Achieving Scale While Retaining Your Value System—Jeremy Higgs on Jaipur Rugs
December 05th 2012 13:12
One of the leading manufacturers of handmade carpets, Jaipur Rugs is changing the carpeting industry from one that’s exploitative to one that improves the lives of its weavers. All this while providing the highest quality products.
Jeremy Higgs is Executive Officer at the Network of Organisations Working for People with Disabilities, Pakistan (NOWPDP). His experience spans from renewable energy to serving as President of the Pakistan chapter of AIESEC.
Stories from the founder
I arrived late to the journey and was thrown right into our field visit to Jaipur Rugs — the largest exporter in India of hand-knotted rugs. On the 2-hour journey to one of the villages that Jaipur Rugs works in, we were given an introduction to the work of Jaipur Rugs, and then had the unique opportunity to hear from the founder, NK Chaudhary, about his 30-year journey of building the organisation. It all started with his realisation that carpet weavers were being exploited by the traditional system.
In our visit we gained exposure to the amazing work of the organisation. This included meeting artisans and quality supervisors that have been able to refine their craft and increase and stablise their income.
Two key takeaways
What struck me about the organisation was two things.
Firstly, despite being primarily a for-profit organisation (with an India-based for-profit, US-based for-profit and an India-based non-profit), Jaipur Rugs has focused on providing better opportunities, income, and work for carpet weavers, using a business approach. Coming from a development sector perspective, it's inspiring to see businesses that so effectively merge social impact with their work, and do so at massive scale.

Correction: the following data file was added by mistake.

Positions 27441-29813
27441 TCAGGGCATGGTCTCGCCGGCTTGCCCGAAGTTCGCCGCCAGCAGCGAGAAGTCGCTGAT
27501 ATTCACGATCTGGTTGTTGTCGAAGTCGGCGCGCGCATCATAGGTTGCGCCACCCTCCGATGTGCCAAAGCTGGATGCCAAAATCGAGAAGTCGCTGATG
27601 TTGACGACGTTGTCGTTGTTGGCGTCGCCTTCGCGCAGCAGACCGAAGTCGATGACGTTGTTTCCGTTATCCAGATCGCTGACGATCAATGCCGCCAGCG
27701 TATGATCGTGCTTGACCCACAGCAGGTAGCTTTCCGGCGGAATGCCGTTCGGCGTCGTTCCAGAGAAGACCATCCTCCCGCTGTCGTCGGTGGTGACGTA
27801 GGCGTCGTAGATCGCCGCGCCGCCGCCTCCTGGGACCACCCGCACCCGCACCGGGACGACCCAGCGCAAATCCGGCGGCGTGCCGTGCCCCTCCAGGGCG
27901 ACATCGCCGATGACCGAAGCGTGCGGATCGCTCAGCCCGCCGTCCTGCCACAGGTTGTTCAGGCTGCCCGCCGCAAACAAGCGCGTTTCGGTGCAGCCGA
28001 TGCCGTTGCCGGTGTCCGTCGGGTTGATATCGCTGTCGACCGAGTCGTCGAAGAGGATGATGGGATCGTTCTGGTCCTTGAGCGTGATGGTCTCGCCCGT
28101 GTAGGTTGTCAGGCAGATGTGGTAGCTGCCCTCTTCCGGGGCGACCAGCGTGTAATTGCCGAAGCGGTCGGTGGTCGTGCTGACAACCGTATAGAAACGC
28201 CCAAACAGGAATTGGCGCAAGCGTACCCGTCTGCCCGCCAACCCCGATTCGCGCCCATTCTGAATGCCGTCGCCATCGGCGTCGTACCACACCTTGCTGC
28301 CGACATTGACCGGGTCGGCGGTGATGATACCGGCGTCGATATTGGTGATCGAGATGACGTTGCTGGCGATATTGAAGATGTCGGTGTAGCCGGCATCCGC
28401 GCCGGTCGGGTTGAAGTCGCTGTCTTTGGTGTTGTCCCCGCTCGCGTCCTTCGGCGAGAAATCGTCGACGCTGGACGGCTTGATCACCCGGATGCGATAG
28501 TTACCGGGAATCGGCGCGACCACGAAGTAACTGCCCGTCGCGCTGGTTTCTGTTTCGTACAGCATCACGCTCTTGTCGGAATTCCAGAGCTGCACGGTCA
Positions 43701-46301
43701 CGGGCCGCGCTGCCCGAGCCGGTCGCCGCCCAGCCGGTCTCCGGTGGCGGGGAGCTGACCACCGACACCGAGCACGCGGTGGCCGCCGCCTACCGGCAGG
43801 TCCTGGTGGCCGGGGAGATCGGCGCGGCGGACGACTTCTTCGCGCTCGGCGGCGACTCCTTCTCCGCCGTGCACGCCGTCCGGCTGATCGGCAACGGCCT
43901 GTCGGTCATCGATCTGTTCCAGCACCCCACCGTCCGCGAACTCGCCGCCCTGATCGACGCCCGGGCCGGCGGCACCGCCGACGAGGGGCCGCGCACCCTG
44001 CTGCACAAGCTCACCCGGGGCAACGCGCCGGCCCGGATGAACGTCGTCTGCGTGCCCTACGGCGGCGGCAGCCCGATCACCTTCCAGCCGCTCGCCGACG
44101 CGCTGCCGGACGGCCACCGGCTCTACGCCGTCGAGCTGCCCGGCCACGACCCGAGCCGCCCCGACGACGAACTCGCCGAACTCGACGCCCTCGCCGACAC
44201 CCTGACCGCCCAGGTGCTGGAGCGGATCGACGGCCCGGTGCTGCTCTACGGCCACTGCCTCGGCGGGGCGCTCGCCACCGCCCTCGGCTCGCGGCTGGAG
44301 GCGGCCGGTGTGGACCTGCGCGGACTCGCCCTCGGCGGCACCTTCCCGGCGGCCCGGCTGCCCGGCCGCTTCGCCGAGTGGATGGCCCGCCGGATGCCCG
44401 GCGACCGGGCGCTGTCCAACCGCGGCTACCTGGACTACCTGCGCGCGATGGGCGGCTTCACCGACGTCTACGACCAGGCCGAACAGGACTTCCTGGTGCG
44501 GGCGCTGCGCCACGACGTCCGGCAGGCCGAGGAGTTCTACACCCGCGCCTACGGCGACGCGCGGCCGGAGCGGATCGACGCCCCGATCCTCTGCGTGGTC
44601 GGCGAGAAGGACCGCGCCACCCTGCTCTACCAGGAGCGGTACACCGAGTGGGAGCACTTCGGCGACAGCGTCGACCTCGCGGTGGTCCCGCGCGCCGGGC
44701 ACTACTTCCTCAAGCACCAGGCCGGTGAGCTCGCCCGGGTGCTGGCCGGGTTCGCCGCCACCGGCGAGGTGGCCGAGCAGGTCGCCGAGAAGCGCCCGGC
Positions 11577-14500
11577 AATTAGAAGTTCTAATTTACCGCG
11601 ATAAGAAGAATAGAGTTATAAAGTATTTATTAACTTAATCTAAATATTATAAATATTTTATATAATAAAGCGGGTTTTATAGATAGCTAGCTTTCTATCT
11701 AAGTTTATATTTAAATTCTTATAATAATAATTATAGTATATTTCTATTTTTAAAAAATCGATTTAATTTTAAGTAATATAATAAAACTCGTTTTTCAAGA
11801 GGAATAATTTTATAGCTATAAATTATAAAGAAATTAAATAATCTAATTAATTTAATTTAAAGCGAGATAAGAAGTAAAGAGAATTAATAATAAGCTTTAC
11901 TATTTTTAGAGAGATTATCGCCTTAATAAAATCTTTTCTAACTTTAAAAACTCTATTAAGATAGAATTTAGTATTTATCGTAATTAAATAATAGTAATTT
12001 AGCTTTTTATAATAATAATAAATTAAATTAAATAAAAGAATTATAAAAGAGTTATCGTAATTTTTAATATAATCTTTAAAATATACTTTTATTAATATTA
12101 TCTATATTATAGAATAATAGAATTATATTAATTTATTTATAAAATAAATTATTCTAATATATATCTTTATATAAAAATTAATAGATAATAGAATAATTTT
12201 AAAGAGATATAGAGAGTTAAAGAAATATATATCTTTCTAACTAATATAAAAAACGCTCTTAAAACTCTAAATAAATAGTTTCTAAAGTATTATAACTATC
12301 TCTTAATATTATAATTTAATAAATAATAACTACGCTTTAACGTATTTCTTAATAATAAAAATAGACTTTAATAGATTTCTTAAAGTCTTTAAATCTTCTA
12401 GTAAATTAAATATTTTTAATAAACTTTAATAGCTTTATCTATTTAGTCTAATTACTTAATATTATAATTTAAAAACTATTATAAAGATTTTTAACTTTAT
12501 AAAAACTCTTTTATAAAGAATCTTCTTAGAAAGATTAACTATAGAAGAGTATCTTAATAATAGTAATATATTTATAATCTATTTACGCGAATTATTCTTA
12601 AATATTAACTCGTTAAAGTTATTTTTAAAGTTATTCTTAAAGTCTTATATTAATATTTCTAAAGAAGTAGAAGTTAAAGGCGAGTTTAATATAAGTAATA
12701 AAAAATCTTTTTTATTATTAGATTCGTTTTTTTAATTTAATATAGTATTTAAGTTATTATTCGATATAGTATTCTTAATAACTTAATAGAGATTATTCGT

Secondly, the organisation, as it has grown, has faced challenges in instilling the founder's values into employees, as well as finding new, passionate staff to meet its growing needs. It was clear that in a small organisation, where each employee is able to interact with the founder and visionary, this is relatively easy. When an organisation reaches the size of Jaipur Rugs (350 people), and is looking at succession planning, this becomes more difficult.
I will never forget meeting such an inspiring social entrepreneur and seeing such incredible work at scale.
- Patrick CheungAshoka RepresentativeGreater China"Not only did the journey fulfill everything that I expected, but the interactions between participants were really important to reinforce our learning."
"Since taking part in the journey, I have volunteered for Ashoka to be their Interim Country Representative to help establish the Ashoka China Team."